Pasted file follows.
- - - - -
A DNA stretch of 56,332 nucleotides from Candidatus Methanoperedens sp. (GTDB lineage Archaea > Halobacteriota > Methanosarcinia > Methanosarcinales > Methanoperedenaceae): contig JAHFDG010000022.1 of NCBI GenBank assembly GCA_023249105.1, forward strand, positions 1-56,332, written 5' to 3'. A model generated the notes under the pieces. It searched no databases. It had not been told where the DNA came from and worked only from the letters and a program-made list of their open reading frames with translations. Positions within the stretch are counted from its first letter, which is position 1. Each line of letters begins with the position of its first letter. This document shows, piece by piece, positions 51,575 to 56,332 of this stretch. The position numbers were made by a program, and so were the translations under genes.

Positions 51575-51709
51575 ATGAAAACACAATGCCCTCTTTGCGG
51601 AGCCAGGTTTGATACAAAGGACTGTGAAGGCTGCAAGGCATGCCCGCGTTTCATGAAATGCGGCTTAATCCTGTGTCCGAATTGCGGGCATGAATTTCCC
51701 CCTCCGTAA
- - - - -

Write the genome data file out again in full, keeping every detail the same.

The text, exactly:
A DNA stretch of 56,332 nucleotides from Candidatus Methanoperedens sp. (GTDB lineage Archaea > Halobacteriota > Methanosarcinia > Methanosarcinales > Methanoperedenaceae): contig JAHFDG010000022.1 of NCBI GenBank assembly GCA_023249105.1, forward strand, positions 1-56,332, written 5' to 3'. A model generated the notes under the pieces. It searched no databases. It had not been told where the DNA came from and worked only from the letters and a program-made list of their open reading frames with translations. Positions within the stretch are counted from its first letter, which is position 1. Each line of letters begins with the position of its first letter. This document shows, piece by piece, positions 51,575 to 56,332 of this stretch. The position numbers were made by a program, and so were the translations under genes.

Positions 51575-51709
51575 ATGAAAACACAATGCCCTCTTTGCGG
51601 AGCCAGGTTTGATACAAAGGACTGTGAAGGCTGCAAGGCATGCCCGCGTTTCATGAAATGCGGCTTAATCCTGTGTCCGAATTGCGGGCATGAATTTCCC
51701 CCTCCGTAA